Thales Steps Up Protection Against Cyber Attacks

 - January 18, 2016, 11:58 AM
Cybersecurity in aviation has become a top priority for companies and civil aviation authorities alike. (Photo: Thales)

Thales is accelerating its efforts to improve cybersecurity in avionics with the air transport increasingly recognizing the gravity of the threat computer hackers present. Civil aviation authorities have committed to tackling the problem, too, Bruno Nouzille, head of Thales’s avionics business, said in a recent meeting organized by the French association of aerospace journalists (AJPAE). Thales’ efforts have led the European company to hire more engineers in the field.

So far, no evidence supports last year’s claims by cybersecurity expert Chris Roberts that he hacked the engine controls of a Boeing 737-800, according to Nouzille. However, the FBI continues to investigate the alleged incident. Nevertheless, Thales believes future danger from such cyber attacks cannot be discounted. Nouzille would not specify from where the threat comes but he did predict 70 percent of the global fleet in 2025 will offer in-flight connectivity to passengers. Hacking attempts might also come from the ground.

Even though cockpit avionics suites and cabin in-flight entertainment system share relatively little information, Nouzille acknowledged a connection between the two that cyber attackers can potentially exploit. Even in flight-safe mode (WiFi off, bluetooth off) a laptop computer can be hacked, he pointed out. Thales for years has worked on cybersecurity outside aviation–it employs 1,500 experts. A Thales brochure describes risks such as virus, disinformation, saturation, destabilization, destruction and data theft.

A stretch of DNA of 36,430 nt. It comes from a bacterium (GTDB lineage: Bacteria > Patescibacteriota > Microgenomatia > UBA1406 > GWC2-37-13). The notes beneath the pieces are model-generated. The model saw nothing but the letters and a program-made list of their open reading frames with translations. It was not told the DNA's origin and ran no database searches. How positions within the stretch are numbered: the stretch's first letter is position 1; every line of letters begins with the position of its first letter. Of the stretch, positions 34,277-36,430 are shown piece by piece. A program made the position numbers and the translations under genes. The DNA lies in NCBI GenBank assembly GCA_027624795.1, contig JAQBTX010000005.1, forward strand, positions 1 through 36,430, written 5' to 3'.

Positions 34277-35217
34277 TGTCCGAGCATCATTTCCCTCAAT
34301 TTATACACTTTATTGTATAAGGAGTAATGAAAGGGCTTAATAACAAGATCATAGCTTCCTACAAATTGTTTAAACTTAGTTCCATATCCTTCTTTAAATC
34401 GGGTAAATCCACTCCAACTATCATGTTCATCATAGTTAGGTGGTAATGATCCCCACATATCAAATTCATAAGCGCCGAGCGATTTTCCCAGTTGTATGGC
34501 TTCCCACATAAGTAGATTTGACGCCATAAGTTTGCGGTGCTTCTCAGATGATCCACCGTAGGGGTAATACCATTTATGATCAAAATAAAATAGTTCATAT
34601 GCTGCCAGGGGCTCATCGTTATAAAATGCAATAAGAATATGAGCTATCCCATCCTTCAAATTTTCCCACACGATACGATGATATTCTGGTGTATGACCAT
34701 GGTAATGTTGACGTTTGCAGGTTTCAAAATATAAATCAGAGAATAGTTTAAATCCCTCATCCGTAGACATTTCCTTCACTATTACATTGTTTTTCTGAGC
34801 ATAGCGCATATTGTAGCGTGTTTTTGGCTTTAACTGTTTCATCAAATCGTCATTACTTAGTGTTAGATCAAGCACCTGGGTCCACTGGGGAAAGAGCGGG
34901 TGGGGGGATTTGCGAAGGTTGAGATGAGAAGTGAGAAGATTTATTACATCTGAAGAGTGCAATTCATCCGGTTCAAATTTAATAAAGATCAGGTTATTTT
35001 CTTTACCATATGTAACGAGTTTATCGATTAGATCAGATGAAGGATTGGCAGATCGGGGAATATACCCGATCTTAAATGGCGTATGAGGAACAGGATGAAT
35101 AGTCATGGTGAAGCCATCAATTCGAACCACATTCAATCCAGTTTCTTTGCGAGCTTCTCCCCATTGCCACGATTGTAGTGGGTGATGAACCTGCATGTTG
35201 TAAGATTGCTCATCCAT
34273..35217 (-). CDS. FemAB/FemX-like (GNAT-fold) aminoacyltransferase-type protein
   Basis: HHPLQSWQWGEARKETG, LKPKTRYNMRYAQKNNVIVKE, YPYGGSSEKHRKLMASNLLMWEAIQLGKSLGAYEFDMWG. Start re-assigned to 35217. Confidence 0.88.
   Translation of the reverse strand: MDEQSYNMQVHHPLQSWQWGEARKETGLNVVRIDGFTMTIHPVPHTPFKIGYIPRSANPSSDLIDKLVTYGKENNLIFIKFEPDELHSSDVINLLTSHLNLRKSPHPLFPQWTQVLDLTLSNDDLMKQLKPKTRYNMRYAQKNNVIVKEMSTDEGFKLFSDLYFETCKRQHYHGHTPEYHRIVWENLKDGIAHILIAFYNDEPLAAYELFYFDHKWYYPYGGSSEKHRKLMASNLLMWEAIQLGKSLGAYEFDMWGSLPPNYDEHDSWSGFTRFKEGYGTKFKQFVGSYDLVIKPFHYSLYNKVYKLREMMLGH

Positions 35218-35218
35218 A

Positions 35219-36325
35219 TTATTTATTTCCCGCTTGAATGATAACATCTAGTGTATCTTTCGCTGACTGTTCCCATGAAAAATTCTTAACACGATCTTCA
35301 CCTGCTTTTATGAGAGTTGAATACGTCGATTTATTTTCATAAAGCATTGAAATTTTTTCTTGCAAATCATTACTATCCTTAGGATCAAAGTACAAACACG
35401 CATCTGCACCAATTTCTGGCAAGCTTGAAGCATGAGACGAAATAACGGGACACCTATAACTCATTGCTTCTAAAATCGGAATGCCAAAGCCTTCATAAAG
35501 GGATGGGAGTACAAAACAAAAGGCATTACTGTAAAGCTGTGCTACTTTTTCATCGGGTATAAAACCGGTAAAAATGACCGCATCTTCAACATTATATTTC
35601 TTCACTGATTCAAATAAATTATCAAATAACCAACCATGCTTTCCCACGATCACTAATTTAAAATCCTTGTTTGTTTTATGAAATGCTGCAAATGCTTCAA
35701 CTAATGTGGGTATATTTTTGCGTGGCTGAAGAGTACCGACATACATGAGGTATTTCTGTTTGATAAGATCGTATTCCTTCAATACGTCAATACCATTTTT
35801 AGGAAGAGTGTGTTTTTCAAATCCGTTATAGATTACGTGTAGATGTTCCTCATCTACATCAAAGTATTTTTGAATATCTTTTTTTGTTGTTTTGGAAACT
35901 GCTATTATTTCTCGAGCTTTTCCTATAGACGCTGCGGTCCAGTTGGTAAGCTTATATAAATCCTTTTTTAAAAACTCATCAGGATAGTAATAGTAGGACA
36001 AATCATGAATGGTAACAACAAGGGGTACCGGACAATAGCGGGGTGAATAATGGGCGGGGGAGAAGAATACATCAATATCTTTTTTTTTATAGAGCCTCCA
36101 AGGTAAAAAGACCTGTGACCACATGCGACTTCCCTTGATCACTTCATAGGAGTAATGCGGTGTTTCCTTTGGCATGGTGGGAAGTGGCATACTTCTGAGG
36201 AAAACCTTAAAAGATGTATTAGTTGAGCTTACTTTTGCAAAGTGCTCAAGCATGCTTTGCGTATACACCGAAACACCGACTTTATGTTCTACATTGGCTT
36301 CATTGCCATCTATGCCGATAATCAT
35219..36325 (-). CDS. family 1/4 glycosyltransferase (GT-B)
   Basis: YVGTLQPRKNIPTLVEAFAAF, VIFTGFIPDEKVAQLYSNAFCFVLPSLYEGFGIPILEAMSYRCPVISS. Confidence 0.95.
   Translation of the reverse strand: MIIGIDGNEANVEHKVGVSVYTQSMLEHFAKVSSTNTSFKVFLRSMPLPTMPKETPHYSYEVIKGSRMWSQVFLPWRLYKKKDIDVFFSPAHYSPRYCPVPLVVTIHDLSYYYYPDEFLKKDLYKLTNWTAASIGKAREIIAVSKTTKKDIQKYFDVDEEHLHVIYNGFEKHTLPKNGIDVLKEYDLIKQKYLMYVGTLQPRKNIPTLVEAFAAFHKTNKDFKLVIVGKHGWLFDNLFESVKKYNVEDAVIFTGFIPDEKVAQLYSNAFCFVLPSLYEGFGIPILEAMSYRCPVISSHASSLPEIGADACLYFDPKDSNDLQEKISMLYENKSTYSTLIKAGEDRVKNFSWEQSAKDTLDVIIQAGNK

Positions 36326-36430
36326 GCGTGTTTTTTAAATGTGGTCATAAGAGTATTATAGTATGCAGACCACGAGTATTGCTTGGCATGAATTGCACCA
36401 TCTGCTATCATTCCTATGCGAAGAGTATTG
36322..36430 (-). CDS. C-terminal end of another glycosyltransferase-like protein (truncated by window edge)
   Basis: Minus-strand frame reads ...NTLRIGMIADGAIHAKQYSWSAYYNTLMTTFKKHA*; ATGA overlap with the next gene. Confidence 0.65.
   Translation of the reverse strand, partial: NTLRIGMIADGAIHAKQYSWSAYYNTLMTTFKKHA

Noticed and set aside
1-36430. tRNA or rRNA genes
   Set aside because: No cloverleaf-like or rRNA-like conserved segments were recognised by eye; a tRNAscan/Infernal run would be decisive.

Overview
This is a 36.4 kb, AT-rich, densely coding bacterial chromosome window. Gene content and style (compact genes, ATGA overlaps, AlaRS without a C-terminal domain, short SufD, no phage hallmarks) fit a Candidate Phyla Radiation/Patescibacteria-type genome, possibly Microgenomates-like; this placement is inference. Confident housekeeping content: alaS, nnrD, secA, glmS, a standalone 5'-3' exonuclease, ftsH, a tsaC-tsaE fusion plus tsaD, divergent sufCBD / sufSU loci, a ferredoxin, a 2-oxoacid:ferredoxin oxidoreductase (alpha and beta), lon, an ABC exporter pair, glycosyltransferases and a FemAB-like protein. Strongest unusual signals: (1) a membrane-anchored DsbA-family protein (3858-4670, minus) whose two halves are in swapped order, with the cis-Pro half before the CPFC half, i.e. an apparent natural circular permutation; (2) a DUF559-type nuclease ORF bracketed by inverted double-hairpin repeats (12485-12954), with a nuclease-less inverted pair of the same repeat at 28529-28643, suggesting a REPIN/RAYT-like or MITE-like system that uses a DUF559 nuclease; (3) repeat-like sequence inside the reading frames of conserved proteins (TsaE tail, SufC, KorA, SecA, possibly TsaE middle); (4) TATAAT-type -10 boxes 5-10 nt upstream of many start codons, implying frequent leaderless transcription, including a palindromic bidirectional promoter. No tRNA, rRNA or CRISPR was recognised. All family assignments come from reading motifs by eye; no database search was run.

Anti-hacking efforts should involve a three-tiered response. First, engineers should design protection into those systems that have an interface with the “open world” (for communications or maintenance purposes, as well as electronic flight bags). Second, the “deep defense” level should detect that an attack has successfully pierced the first layer of protection. It should then guarantee redundancy.

Finally, a dedicated team should monitor threats and update software programs accordingly. Thales’s 15-person computer emergency response team (CERT) does exactly that in Toulouse, France. The European Aviation Safety Agency has suggested that governments should create CERT at the European level, Nouzille noted.

Last December, the European Commission drafted a cybersecurity roadmap for air transport. ASD, the lobbying association for the aerospace and defense industry, has already commented. The EC is supposed to task EASA to ensure cybersecurity for aviation. At a global level, ICAO has released guidelines. IATA, CANSO (the association of air traffic service providers) and Airports Council International have become involved as well. “Cybersecurity is becoming part of aerospace’s DNA,” Nouzille said.

A pilot representing the SNPL France union expressed concern that connectivity used for air traffic control might contain security loopholes. In an insecure area, a pirate on the ground might fool a crew into believing he is an actual controller, the pilot suggested. Then, the hacker might use controller pilot datalink communication (CPDLC) to send a hazardous rerouting input into the avionics system.